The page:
In this post, I will try to summarize the past year and very first year at Microsoft as Cloud Solution Architect in the Customer Success Unit and share some of the highlights with you.
Cloud Solution Architect
In October 2018, after only three weeks of hiring process, I was eager to join Microsoft. I landed my dream job (Cloud Solution Architect) in a dream team with an awesome manager. The role that initially sounded like a lot of marketing and pre-sales, but is very very technical (really!). Even with a ton of Azure knowledge and large-scale project experience, I am learning new stuff daily. Combine that with the Microsoft organizational complexity and - it's quite some fun!
And I thought, as former MVP, I knew Microsoft in and out!
There are multiple ways to live the role, but now, one year in the role, I help customers on their Azure cloud journey:
- finding the right architecture to solve business as well as technical problems
- bridging the gap between customer and Microsoft product development groups,
prioritizing the right things and communicate customer feedback that matters
- evangelizing Azure
- help with pilots
- architecture and whiteboarding sessions
- sharing best practices and new technologies/approaches
- helping onboard new customers and colleagues
And, very important, we do not:
- handle support cases
- write code that is meant for production and is supported for 10 years and all that
- cover every product that Microsoft has to offer
- replace a customer cloud team and/or partner - you need them for production deployments
We now have more than 100 architects working in Germany alone and every person bringing their unique background and perspective into the mix. I enjoy this diversity of skills and ideas and love the everyday exchange in the office. I doubt you’ll find such a highly motivated team of experts anywhere else in Germany!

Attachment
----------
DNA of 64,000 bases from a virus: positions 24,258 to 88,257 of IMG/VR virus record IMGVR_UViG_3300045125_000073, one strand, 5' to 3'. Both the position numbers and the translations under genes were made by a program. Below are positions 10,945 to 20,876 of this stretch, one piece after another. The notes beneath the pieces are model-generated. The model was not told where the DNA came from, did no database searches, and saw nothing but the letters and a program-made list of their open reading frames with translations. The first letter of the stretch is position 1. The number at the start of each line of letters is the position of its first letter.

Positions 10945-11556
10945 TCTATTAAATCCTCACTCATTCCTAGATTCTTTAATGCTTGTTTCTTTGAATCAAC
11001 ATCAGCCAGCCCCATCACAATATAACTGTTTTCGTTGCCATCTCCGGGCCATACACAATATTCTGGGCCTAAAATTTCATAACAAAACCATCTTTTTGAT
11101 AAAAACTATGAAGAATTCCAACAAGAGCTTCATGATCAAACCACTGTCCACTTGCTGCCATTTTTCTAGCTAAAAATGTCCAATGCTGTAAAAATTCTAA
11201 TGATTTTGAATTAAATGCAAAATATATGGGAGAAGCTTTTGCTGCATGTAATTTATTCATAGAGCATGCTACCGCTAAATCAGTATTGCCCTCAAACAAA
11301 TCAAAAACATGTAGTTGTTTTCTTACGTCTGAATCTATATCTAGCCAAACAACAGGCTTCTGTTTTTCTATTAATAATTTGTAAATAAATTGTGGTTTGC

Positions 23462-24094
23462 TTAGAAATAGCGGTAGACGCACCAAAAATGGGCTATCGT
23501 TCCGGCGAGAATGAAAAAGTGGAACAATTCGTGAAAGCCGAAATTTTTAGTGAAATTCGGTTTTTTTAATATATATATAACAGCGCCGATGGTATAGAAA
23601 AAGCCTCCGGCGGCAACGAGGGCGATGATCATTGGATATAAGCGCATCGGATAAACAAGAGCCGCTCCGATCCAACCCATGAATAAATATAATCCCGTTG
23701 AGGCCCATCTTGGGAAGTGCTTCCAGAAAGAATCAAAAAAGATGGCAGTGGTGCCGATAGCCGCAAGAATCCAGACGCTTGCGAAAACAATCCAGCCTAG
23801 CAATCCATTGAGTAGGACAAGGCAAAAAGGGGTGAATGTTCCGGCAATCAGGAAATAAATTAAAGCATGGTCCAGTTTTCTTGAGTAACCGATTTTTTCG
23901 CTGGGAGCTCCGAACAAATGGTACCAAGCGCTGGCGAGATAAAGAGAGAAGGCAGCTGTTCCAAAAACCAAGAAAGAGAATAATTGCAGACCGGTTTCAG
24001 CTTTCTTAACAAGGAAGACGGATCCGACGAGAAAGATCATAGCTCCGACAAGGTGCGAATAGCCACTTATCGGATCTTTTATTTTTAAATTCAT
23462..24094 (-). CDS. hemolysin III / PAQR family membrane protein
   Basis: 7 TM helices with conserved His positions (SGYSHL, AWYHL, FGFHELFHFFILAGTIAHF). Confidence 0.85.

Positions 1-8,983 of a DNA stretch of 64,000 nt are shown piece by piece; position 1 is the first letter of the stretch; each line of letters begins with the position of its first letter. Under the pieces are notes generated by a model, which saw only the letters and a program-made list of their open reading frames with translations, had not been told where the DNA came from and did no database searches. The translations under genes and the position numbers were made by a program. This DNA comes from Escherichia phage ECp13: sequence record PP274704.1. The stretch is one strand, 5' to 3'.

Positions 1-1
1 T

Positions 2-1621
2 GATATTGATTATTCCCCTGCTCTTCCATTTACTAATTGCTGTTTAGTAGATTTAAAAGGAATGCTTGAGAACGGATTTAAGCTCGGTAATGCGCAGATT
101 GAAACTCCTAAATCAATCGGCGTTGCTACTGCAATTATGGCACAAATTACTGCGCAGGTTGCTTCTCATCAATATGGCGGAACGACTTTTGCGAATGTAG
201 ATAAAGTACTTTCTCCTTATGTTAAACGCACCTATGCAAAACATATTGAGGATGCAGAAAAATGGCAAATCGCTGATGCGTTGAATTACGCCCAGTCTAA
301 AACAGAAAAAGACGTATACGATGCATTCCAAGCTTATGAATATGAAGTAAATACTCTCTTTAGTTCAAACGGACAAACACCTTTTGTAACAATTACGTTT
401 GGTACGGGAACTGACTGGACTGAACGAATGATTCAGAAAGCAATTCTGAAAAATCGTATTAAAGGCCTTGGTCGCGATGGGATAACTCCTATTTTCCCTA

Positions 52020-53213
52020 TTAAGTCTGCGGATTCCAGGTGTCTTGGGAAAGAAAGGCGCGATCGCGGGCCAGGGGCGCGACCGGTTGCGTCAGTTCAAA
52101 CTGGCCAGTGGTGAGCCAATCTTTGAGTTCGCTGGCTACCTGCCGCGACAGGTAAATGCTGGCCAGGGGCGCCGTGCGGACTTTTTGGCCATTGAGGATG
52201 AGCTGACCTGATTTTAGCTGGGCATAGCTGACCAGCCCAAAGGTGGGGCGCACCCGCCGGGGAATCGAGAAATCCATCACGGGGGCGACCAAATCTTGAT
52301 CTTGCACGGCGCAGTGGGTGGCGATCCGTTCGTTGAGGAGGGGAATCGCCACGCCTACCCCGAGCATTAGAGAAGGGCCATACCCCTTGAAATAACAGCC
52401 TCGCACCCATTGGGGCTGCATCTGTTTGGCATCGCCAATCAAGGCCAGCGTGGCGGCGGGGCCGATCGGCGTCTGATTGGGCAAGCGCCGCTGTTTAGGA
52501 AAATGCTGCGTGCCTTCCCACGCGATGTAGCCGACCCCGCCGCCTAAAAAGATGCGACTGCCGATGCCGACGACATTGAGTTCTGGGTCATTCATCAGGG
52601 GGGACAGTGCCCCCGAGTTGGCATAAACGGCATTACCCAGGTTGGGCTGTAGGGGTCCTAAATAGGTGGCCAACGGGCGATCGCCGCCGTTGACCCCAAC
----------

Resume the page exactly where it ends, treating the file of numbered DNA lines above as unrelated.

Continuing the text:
Our Mission: Our mission is to empower every person and every organization on the planet to achieve more
Pretty much everything in the Cloud Solution Architect (CSA) role, circles around the customer - ‘customer-centricity’ is what we use internally for that. In other words, we are advocates for the customer, help them get heard in the development teams, be the voice of the customer to our Microsoft product team - and get the most out of Azure.
After joining I landed in the Financial Services and Insurance (FSI) sector, where we focus on all mayor German customers - and talking mayor, all of them are huge and with that have huge challenges in adopting cloud technologies. So if you think that something works great, throw 100.000 concurrent users at it and it will tell you very clearly that there is room for improvement.
While some of the customers have near-zero cloud adoption ambitions, some of them have everything in the cloud - And this is what I like so much! I like the different stages and the great flexibility we have, to help the customers understanding what is required to tackle the next step in cloud maturity.
The Learn-It-All Does Better Than the Know-It-All
In the past year, I have learned so much and there was not a single day where I did not learn or had to learn. And the learning is so embraced and embedded in the company culture that blocking time during my week for learning is totally accepted - we even have organized learning days.
In the following section I want to emphasize that a little more:
In my past I focused mainly on web-related development technologies - infrastructure topics were not in my comfort zone - but when you scroll through my previous blog posts, you might notice a transition.
This is mainly because my customer has tons of infrastructure-related questions - and with my strong development background I simply could not answer those in-depth - and I had to learn! Most of the time reading our docs was pretty helpful, but working at Microsoft gives you access to much more. Most importantly incredibly smart and helpful colleagues and a short Teams message or mail helped me. And in the end, I could transfer my knowledge to the customer. After about half a year I felt pretty confident with all these networking topics, still need to look up how many IPs are in a /27 subnet though.